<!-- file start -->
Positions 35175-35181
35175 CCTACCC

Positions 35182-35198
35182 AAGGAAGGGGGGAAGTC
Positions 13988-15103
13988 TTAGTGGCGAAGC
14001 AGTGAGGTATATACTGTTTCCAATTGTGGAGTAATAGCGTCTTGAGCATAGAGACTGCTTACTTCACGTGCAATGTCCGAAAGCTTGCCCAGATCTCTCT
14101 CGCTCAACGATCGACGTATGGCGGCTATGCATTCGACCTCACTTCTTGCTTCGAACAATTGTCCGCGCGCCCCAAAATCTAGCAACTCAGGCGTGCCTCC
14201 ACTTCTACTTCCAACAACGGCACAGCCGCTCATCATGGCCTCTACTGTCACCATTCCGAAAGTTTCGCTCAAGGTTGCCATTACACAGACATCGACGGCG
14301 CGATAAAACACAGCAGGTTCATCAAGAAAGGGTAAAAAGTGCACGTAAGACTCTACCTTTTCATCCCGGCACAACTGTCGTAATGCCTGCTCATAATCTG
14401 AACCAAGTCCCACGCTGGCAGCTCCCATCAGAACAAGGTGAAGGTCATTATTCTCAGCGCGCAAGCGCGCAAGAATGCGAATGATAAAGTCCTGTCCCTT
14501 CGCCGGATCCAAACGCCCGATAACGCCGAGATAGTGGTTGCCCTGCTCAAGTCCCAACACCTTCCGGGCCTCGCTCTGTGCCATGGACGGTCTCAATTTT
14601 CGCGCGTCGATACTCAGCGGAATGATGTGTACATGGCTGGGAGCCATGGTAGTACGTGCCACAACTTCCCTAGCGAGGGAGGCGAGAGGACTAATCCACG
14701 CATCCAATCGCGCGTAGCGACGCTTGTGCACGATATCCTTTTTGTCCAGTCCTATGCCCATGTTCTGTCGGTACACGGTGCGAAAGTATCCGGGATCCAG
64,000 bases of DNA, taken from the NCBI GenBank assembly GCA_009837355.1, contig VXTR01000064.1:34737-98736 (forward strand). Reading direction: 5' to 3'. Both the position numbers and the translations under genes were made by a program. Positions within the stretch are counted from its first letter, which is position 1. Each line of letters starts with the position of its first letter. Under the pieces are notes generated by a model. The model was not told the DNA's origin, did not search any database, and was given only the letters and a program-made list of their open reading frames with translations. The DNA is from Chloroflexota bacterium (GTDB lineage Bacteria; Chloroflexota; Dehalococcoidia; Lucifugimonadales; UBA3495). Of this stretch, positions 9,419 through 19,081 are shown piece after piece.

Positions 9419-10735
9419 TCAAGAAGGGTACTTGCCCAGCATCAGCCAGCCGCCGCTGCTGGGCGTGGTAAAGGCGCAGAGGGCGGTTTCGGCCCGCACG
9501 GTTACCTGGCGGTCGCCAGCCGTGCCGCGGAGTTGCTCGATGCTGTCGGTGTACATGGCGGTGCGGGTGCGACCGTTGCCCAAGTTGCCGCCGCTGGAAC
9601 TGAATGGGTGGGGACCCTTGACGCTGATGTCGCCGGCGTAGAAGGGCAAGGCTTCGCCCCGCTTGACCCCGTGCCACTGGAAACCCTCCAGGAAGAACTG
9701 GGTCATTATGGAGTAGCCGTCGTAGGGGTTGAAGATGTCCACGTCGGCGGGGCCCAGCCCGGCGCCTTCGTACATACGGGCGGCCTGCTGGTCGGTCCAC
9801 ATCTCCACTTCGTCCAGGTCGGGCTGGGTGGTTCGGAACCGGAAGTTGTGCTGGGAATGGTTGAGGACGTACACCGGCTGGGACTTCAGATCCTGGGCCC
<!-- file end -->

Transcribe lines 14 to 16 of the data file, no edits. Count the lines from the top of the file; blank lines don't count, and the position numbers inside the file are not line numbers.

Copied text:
14701 CATCCAATCGCGCGTAGCGACGCTTGTGCACGATATCCTTTTTGTCCAGTCCTATGCCCATGTTCTGTCGGTACACGGTGCGAAAGTATCCGGGATCCAG
64,000 bases of DNA, taken from the NCBI GenBank assembly GCA_009837355.1, contig VXTR01000064.1:34737-98736 (forward strand). Reading direction: 5' to 3'. Both the position numbers and the translations under genes were made by a program. Positions within the stretch are counted from its first letter, which is position 1. Each line of letters starts with the position of its first letter. Under the pieces are notes generated by a model. The model was not told the DNA's origin, did not search any database, and was given only the letters and a program-made list of their open reading frames with translations. The DNA is from Chloroflexota bacterium (GTDB lineage Bacteria; Chloroflexota; Dehalococcoidia; Lucifugimonadales; UBA3495). Of this stretch, positions 9,419 through 19,081 are shown piece after piece.

Positions 9419-10735